Impact of sample preparation on physical quantification of filling fats and oils in fresh and stored chocolate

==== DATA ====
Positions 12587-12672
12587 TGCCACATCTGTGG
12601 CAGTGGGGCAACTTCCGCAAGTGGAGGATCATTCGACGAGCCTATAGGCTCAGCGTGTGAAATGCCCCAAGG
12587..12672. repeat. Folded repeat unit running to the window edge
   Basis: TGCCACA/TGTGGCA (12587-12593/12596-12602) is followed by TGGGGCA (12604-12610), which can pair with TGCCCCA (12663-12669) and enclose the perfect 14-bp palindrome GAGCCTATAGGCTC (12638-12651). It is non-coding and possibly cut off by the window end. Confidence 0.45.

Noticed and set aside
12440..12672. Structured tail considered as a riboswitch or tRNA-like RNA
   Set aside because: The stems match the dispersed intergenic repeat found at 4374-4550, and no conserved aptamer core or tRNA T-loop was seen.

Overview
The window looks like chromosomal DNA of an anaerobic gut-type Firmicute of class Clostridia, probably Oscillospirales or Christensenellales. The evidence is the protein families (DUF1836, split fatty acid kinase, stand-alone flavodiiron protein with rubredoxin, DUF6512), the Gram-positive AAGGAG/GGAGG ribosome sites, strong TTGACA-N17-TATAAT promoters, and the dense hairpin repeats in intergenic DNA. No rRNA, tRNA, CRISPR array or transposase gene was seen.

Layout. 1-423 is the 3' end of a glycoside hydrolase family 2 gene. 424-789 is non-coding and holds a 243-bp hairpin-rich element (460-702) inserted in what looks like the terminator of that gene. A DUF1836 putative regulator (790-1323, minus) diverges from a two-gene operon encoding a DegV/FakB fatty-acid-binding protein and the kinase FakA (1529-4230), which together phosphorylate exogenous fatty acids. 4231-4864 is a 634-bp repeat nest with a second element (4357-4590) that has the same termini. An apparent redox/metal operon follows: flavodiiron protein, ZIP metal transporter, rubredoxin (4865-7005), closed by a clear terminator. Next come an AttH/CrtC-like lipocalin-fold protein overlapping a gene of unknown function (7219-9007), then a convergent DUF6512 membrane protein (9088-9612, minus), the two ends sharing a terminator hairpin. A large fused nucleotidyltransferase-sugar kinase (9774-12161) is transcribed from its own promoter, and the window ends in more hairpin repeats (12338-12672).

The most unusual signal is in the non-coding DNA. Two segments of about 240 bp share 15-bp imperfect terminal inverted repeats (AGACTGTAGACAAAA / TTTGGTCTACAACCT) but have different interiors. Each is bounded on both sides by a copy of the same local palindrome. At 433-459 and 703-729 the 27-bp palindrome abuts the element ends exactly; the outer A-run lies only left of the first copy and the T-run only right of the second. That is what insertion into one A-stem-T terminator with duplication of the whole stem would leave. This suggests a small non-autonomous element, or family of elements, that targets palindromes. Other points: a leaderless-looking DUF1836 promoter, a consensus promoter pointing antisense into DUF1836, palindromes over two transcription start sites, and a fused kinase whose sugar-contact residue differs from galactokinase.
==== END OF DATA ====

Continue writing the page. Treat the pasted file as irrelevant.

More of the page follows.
Filling fat and oil migration in filled chocolate products often cause quality loss, such as fat bloom or changes in texture. Therefore, and due to legal restrictions, the detection and quantification of filling fats and oils in chocolate is of interest. Common methods are fatty acid or triacylglycerol (TAG) analysis by GC or HPLC. Additionally, NMR and DSC are used to evaluate migration especially in stored products. Using DSC, the melting and crystallization peak of a filling oil can be detected directly, while NMR turns the reduction of solid fat content (SFC) caused by filling fats and oils to account. However, fat and oil migration is not the only effect during storage, which might affect NMR and DSC measurements. Post-crystallization is also of interest. Therefore, DSC and NMR methods were used to observe and to evaluate the detectable amount over time. Dark chocolate was mixed with hazelnut oil, butterfat, and coconut oil. Samples were stored and analyzed using NMR and DSC. Additionally, methods to destroy thermal history of the sample were investigated. We found that post-crystallization, which occurs during the first 2 wk after production, has a major impact on detectability of filling fats and oils using physical methods. However, standardized sample preparation was successfully applied and amounts below 1 g per 100 g sample were detectable and amounts above 1-2 g were quantifiable with slender time and effort.